25U: Signal Support Systems Specialist
Communication is the heartbeat of any Army National Guard unit. By joining the Army National Guard as a Signal Support Systems Specialist, you will keep the information flowing by making sure all communications equipment is in top working order. And while you maintain signal support devices and terminals in the Army National Guard, you will be building skills that will help you in your civilian career. Signal Support Systems Specialists are responsible for integrating signal systems and networks; performing signal support functions and unit-level maintenance on authorized signal equipment; and installing, operating, and maintaining radio and data distribution systems. In this role, you will train and provide technical assistance to users of signal equipment and learn to operate and perform preventative maintenance checks and services on vehicles and power generators. And as your skills increase, so will your responsibilities. Advanced team members supervise and train other Soldiers; maintain and install signal support systems and terminal devices; provide technical assistance and training for automation and communications equipment; prepare maintenance and supply requests for unit-level signal support; and operate and perform preventative maintenance checks and services on assigned vehicles. Plus, the skills you learn will prepare you for a rewarding civilian career in communications equipment, radio, and teletype repair. These skills are also in demand by the federal government. Civilian positions may require additional study in electronics, where you will have the opportunity to qualify for certification as an Associate Certified Electronics Technician.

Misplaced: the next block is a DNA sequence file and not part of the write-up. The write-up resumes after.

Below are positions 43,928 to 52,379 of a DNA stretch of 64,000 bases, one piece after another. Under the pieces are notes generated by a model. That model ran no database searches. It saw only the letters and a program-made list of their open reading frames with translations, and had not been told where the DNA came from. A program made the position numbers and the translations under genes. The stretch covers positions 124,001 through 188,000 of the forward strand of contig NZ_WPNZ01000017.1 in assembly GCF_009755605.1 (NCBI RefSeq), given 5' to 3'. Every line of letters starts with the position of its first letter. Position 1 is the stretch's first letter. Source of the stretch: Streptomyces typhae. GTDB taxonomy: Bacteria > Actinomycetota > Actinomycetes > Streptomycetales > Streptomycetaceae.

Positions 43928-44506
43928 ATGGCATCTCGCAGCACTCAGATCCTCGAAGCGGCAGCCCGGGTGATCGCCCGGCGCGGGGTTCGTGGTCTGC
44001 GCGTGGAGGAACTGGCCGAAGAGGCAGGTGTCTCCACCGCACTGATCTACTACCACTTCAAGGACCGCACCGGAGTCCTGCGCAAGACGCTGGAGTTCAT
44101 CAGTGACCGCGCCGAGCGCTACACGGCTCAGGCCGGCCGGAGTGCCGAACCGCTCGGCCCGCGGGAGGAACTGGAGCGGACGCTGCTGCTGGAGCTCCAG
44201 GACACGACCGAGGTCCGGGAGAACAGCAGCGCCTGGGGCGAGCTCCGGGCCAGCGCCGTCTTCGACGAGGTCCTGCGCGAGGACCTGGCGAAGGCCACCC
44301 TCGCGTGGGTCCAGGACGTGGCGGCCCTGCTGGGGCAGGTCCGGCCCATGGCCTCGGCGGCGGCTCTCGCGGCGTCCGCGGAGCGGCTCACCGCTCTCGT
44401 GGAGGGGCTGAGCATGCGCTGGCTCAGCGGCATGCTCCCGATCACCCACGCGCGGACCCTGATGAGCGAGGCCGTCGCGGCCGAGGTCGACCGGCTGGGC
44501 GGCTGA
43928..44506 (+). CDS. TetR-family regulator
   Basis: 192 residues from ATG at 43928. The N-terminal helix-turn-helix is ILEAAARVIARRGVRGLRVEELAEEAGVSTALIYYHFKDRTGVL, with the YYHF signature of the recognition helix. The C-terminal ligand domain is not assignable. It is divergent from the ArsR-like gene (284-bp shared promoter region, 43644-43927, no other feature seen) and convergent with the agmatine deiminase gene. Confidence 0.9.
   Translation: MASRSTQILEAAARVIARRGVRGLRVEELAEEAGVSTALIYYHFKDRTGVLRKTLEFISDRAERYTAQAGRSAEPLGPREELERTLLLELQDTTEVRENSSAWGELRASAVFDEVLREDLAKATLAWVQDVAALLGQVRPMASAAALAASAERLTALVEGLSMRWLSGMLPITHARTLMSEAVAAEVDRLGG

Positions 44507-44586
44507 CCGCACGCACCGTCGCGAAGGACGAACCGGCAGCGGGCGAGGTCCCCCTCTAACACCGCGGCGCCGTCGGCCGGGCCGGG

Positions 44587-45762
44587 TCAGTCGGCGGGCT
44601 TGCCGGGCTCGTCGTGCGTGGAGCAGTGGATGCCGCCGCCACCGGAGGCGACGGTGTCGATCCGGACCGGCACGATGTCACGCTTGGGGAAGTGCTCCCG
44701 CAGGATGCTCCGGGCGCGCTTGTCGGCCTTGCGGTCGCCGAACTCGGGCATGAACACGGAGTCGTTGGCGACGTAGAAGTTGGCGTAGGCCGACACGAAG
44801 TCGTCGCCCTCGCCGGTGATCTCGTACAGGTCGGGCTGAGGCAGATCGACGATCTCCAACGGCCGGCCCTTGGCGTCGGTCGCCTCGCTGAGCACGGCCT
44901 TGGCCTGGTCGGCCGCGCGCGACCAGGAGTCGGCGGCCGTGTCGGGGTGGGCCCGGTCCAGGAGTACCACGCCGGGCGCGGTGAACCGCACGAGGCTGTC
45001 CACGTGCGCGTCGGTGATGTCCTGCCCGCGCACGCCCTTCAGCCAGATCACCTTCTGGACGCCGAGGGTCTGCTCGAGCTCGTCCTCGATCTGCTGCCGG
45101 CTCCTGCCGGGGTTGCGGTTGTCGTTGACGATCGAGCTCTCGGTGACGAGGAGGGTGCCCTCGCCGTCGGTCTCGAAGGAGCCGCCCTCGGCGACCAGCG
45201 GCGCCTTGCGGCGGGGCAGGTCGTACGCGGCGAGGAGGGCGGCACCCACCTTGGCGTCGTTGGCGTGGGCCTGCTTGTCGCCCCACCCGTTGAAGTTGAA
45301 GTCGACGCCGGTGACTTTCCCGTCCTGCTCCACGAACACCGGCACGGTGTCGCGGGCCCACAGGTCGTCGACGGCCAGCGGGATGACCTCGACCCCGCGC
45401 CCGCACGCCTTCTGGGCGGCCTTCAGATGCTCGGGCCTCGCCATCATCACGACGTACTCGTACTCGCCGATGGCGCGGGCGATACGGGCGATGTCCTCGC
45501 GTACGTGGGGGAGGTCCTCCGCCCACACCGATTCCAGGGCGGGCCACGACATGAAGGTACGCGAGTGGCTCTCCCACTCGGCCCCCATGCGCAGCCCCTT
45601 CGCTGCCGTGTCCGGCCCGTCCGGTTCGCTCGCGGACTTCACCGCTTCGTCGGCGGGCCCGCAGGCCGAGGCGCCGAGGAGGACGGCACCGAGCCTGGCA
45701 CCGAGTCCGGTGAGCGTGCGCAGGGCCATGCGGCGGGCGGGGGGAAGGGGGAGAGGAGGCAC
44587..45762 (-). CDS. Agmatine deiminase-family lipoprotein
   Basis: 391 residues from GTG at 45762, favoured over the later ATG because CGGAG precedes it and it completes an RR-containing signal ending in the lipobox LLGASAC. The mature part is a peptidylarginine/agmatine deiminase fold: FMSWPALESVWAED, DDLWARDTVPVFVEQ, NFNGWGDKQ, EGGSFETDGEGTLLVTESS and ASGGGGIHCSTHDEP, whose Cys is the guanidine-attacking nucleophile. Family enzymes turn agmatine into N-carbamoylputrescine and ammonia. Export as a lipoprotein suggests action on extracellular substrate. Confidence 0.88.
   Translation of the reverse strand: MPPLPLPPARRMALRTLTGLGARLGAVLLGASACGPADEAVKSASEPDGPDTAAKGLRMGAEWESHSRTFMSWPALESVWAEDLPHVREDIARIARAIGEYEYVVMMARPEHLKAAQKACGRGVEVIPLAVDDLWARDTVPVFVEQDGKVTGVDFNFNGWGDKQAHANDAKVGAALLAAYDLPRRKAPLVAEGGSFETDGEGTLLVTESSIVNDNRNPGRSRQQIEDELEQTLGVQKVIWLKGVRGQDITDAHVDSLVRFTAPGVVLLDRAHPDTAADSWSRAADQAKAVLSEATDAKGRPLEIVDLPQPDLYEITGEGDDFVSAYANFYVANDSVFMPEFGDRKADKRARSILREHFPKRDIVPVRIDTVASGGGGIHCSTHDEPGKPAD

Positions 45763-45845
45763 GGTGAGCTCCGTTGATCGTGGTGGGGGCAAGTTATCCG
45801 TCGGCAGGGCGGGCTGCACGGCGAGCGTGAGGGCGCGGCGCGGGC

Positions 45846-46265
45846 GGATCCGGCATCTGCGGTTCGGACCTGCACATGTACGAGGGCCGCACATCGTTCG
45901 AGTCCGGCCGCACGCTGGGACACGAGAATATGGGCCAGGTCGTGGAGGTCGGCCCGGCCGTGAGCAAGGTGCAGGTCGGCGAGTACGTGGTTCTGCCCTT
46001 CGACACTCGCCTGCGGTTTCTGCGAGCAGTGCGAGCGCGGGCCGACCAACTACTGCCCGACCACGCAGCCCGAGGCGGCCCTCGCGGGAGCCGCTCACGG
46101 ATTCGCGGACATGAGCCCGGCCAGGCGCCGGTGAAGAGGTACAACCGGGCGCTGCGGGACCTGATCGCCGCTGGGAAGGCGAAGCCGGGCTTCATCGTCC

19K: M1 Armor Crewman
For every tank or amphibious unit in the field, there's a team of highly trained professionals ensuring peak performance. And there's no one better than the Army National Guard at quickly mobilizing these vehicles to respond to any situation. So come on and join America's ability to shock and awe. As an M1 Armor Crewman, you will operate tanks like the M1A2 Abrams and other amphibious assault vehicles to engage and destroy the enemy. Your duties may require you to operate armored equipment, identify and pursue targets, and fire weapons to take out enemy forces or positions. While not directly related to any civilian position, you will familiarize yourself with the operation of the mechanics/repair industry. Plus, the discipline, teamwork, and leadership skills you develop as an M1 Armor Crewman can be applied in any civilian career.